Usury laws, or laws that restrict predatory lending on consumers, are managed by each U.S. State's Attorney General. Each state has different legislation governing the disbursement of loans and fees. California has some of the most consumer-friendly usury laws. However, it is important to understand what is actually considered a "signature loan" when it comes to usury. According to Bankrate.com, signature loans are generally considered unsecured personal loans, and they are declining in usage.
California Usury Laws
The State of California stipulates that any loan contract not securing real estate cannot exceed 10 percent interest. For example, if you visited your local credit union or bank branch in California for a five-year signature loan for $1,000, the monthly payment could not exceed $21.25 each month. Home improvement loan contracts cannot exceed either five percent over the discount rate at the Reserve Bank of San Francisco or the flat 10 percent threshold.
Real Estate Purchase Loans
If the funds of a loan contract are used to purchase a new home, California usury laws do not apply. Therefore, a local bank or credit lender can determine a rate and payment based on a borrower's creditworthiness. While there are other State laws that limit the percentages and fees charged on these accounts, the general usury law mandating a 10 percent threshold will not affect these accounts. These usury laws also do not apply to pawn brokers.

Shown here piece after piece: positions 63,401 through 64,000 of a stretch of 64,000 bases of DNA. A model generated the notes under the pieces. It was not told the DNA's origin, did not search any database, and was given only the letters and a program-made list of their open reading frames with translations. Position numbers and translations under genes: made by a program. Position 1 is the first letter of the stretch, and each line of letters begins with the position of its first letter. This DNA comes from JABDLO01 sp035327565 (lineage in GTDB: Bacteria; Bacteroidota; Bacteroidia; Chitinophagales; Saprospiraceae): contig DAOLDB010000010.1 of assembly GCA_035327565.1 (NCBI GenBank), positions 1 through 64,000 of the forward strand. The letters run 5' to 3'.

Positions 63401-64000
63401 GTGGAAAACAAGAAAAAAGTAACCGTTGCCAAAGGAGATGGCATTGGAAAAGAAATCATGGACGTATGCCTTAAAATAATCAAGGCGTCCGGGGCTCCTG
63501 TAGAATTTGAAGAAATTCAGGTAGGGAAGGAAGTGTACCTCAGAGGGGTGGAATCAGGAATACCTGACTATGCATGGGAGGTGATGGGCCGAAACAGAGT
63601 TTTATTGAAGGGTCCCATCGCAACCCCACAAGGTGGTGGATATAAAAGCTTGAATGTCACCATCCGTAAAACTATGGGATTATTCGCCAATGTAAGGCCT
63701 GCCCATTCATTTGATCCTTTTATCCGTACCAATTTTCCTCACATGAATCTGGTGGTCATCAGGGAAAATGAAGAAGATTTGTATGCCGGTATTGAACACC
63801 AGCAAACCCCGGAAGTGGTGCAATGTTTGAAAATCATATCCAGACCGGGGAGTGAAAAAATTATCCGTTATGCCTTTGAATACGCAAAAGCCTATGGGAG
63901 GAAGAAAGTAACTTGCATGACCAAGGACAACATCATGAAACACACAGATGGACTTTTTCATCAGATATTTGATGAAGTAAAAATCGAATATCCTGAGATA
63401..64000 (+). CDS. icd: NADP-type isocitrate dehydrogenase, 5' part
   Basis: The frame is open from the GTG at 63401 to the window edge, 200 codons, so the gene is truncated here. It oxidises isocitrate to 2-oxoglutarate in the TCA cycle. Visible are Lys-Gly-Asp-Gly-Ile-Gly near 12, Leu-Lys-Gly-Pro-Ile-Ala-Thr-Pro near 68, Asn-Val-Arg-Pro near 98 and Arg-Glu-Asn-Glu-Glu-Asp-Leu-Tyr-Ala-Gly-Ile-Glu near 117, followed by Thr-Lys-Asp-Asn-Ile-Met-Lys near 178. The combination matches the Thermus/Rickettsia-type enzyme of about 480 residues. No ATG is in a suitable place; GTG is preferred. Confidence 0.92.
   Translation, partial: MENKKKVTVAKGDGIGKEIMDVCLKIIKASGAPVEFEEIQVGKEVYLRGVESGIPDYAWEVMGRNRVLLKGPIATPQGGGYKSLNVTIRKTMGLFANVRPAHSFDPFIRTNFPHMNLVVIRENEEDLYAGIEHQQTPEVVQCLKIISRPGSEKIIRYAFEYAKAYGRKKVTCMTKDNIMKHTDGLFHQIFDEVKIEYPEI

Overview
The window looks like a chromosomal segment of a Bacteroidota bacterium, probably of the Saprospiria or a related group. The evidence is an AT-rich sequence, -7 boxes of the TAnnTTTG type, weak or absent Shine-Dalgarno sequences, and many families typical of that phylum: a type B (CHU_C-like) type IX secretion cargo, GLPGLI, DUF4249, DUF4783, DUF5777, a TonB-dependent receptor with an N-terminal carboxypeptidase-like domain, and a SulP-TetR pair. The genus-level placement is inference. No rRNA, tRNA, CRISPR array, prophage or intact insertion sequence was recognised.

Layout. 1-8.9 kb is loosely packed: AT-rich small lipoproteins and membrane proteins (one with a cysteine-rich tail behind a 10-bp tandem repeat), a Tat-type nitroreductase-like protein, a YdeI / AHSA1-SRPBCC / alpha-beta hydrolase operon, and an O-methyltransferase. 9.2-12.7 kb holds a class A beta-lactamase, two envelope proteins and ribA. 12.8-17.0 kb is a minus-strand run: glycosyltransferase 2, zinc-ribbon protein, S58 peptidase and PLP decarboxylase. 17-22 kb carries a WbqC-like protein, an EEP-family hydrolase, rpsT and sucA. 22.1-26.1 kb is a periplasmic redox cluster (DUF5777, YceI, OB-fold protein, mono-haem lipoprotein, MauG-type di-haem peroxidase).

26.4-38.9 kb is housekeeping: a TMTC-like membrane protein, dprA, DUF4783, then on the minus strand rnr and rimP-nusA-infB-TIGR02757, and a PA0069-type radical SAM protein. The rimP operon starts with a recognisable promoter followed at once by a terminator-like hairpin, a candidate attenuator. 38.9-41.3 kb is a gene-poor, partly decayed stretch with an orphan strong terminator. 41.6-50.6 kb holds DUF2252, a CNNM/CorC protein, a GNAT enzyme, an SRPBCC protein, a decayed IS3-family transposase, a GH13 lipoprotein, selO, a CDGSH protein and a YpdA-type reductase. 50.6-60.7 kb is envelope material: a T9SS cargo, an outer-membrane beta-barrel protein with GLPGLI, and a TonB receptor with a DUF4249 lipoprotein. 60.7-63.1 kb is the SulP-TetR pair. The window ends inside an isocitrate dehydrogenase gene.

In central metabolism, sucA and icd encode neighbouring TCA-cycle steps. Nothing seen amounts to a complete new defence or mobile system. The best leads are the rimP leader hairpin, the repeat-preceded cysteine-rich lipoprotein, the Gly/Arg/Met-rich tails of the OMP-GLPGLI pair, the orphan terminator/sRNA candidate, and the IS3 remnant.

Credit Cards and Retail Accounts
Credit card loans and retail accounts through department stores or other merchants similarly are not restricted by the State of California's usury laws. In addition, many credit card accounts are headquartered in other corporate-friendly states where lending restrictions are relaxed. Again, some state restrictions on consumer financing may apply to credit cards, but the central usury law does not apply to general Visa and Mastercard credit card accounts.
The banking sector has successfully remained relatively independent of government intervention. Therefore, it is incumbent upon the consumer to thoroughly review all loan offers prior to agreeing to a debt. Banks and credit institutions are not often in the habit of extending traditional signature loans -- which are governed by State usury laws -- so it is important to review the fine print of all loan offers, particularly revolving credit accounts.
Based in Eugene, Ore., Duncan Jenkins has been writing finance-related articles since 2008. His specialties include personal finance advice, mortgage/equity loans and credit management. Jenkins obtained his bachelor's degree in English from Clark University.